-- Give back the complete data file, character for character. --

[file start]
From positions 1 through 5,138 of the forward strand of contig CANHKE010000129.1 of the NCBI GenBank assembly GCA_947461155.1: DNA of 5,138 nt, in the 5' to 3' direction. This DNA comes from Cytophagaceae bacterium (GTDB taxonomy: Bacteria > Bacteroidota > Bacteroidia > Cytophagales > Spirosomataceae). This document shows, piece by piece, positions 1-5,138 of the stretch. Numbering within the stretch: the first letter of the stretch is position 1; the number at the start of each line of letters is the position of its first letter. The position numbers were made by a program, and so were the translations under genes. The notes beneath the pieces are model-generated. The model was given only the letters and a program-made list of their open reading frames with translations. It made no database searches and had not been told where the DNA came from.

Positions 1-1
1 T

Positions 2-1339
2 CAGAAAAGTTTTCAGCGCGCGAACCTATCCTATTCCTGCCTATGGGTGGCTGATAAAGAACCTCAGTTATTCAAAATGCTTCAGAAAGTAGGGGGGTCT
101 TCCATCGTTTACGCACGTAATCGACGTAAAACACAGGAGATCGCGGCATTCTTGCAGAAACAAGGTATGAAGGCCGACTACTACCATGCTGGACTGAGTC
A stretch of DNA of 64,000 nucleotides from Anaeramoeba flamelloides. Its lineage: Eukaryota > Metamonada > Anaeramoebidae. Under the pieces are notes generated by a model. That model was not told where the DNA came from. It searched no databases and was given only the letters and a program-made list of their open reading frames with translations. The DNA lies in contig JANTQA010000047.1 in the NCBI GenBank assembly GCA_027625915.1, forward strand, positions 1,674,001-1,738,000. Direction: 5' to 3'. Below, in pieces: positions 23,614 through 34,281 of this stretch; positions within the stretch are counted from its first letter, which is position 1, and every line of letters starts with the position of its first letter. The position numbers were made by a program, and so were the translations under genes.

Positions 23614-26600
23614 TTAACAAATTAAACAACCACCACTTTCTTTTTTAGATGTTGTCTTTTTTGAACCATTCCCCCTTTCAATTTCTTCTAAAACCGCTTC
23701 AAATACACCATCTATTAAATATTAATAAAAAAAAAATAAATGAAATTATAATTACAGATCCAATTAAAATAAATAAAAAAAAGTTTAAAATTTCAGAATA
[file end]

From positions 1 through 5,138 of the forward strand of contig CANHKE010000129.1 of the NCBI GenBank assembly GCA_947461155.1: DNA of 5,138 nt, in the 5' to 3' direction. This DNA comes from Cytophagaceae bacterium (GTDB taxonomy: Bacteria > Bacteroidota > Bacteroidia > Cytophagales > Spirosomataceae). This document shows, piece by piece, positions 1-5,138 of the stretch. Numbering within the stretch: the first letter of the stretch is position 1; the number at the start of each line of letters is the position of its first letter. The position numbers were made by a program, and so were the translations under genes. The notes beneath the pieces are model-generated. The model was given only the letters and a program-made list of their open reading frames with translations. It made no database searches and had not been told where the DNA came from.

Positions 1-1
1 T

Positions 2-1339
2 CAGAAAAGTTTTCAGCGCGCGAACCTATCCTATTCCTGCCTATGGGTGGCTGATAAAGAACCTCAGTTATTCAAAATGCTTCAGAAAGTAGGGGGGTCT
101 TCCATCGTTTACGCACGTAATCGACGTAAAACACAGGAGATCGCGGCATTCTTGCAGAAACAAGGTATGAAGGCCGACTACTACCATGCTGGACTGAGTC
A stretch of DNA of 64,000 nucleotides from Anaeramoeba flamelloides. Its lineage: Eukaryota > Metamonada > Anaeramoebidae. Under the pieces are notes generated by a model. That model was not told where the DNA came from. It searched no databases and was given only the letters and a program-made list of their open reading frames with translations. The DNA lies in contig JANTQA010000047.1 in the NCBI GenBank assembly GCA_027625915.1, forward strand, positions 1,674,001-1,738,000. Direction: 5' to 3'. Below, in pieces: positions 23,614 through 34,281 of this stretch; positions within the stretch are counted from its first letter, which is position 1, and every line of letters starts with the position of its first letter. The position numbers were made by a program, and so were the translations under genes.

Positions 23614-26600
23614 TTAACAAATTAAACAACCACCACTTTCTTTTTTAGATGTTGTCTTTTTTGAACCATTCCCCCTTTCAATTTCTTCTAAAACCGCTTC
23701 AAATACACCATCTATTAAATATTAATAAAAAAAAAATAAATGAAATTATAATTACAGATCCAATTAAAATAAATAAAAAAAAGTTTAAAATTTCAGAATA